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August 18, 2008


We all owe a profound debt of gratitude to Andrew Bacevich for his contribution to our understanding of war, politics and democracy. I grieve with him on the loss of his son. What bothers me more is that the sacrifices that have been and are still being made are often not understood -- and thus, seldom appreciated.

Politic had become a plethora of promises, programs, plans and panaceas that have little or no connection to reality. We can't seem to handle the truth anymore. We didn't listen to President Eisenhower when he warned us about the 'military-industrial complex,' and we didn't listen to Jimmy Carter when he warned about the consequences of doing nothing to lessen our dependence on oil. In Carter's case, not only did we not listen, but we mocked and ridiculed and vilified him, much as Obama was mocked, ridiculed and vilified by the Republicans during their 2008 convention.

Like McCain, we cling to our militaristic past and tout it as our salvation for the future without the recognition that the world, warfare --and we, ourselves -- have changed.

We have become a nation of entitled consumers, a nation of such 'dumbed-down" consumers of "news" and information that lies, distortions and half-truths are swallowed whole and without question by an increasingly ideological, uneducated and manipulable public.

The Fox News,' Rush Limbaughs, and increasingly, Lou Dobbs, immediately come to mind -- and yes, even some of the CNN news-persons and analysts like Wolf Blitzer and John King -- who SEEM above partisanship, but who more subtly, but consistently favor John McCain. While a few others seem to have somewhat of an affinity for Obama, they mostly stick to the facts and are less inclined to "spin" their presentations.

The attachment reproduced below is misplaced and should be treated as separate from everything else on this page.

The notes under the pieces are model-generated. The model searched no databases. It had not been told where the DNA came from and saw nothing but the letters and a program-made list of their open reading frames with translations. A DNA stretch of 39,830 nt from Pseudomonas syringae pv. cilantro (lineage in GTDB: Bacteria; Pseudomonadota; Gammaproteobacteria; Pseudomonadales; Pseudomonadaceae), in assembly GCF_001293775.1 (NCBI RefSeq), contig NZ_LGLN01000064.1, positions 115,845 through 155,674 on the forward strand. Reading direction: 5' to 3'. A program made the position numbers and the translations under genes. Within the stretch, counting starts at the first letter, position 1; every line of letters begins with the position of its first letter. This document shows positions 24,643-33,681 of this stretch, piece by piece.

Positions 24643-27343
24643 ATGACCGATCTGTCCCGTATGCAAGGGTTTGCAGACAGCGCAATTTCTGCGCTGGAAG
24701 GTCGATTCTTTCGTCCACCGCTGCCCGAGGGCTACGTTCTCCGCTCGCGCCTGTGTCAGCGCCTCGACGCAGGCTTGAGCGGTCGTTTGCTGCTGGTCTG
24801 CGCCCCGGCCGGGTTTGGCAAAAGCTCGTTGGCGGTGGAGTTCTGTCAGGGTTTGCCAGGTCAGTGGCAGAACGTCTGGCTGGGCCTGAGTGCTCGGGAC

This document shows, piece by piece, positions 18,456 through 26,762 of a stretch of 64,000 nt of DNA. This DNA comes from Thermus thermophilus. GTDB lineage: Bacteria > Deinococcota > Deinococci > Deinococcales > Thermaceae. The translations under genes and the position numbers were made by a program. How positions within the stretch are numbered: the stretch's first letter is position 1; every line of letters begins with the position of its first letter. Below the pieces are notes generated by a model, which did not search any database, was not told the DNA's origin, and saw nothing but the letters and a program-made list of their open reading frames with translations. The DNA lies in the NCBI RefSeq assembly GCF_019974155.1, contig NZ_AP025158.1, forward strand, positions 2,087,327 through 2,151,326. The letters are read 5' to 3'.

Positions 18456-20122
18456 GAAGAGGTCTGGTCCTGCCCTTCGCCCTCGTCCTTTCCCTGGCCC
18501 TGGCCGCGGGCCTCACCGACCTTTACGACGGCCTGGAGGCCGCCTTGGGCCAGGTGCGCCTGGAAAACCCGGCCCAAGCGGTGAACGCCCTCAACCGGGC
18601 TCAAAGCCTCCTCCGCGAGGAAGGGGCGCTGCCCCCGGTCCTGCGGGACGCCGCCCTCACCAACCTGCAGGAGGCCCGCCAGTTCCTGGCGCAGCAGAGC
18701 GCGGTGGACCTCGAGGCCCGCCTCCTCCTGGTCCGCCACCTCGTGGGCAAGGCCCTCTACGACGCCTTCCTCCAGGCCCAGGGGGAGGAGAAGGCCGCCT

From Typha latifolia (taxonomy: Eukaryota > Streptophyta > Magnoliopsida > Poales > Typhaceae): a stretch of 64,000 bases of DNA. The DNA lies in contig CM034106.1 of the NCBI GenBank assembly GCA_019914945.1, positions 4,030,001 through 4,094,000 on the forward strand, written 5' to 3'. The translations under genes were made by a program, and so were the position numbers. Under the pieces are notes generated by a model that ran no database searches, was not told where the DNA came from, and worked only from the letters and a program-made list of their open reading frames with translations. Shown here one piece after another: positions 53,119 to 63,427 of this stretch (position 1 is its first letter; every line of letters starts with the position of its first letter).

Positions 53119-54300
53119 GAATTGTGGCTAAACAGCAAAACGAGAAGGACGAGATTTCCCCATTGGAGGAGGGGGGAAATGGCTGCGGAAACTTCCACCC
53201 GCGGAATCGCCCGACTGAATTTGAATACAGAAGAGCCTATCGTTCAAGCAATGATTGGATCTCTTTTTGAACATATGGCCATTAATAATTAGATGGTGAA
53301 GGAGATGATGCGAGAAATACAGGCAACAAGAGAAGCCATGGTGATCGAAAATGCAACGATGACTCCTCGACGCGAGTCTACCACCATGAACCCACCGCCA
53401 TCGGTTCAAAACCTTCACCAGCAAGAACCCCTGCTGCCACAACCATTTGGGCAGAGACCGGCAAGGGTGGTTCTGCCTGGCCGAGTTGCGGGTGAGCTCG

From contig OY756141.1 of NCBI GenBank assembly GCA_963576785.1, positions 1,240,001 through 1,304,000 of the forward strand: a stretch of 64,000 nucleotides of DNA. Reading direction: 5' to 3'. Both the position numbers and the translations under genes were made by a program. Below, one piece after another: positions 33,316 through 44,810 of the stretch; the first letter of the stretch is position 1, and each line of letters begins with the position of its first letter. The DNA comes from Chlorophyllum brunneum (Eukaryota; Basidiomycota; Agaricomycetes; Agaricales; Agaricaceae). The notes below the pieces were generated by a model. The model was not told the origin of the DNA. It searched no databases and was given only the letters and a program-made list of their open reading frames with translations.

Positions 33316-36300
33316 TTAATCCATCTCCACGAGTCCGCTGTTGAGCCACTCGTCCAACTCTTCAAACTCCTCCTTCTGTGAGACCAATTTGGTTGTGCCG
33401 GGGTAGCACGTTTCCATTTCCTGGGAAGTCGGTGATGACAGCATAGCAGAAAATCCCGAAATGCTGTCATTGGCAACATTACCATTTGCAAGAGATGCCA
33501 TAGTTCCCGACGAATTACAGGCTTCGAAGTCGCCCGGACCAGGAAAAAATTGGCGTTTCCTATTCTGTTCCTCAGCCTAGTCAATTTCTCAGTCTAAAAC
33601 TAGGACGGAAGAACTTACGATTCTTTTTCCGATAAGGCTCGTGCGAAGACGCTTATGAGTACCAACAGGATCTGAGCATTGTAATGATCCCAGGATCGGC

There are many other considerations, including race, gender and partisanship, the abdication of responsibility by Congress, the increasingly imperial presidency, the influence of moneyed interests, but this note would never end.

It has become impossible -- as the case of President Carter clearly shows -- for a politician to tell the truth to the American public during a political campaign, for no matter how well-intentioned one may be, it is always easier to persuade, influence and guide the public from within the Oval Office than it is from the space outside the White House fence.

I would never expect John McCain to speak truth from the White House since it proved so elusive to him on the stump.

Yet I, perhaps foolishly, have the hope that Barack Obama will, after becoming the first "real" black President, stand up, speak the truth -- and give us all a chance to hope again.

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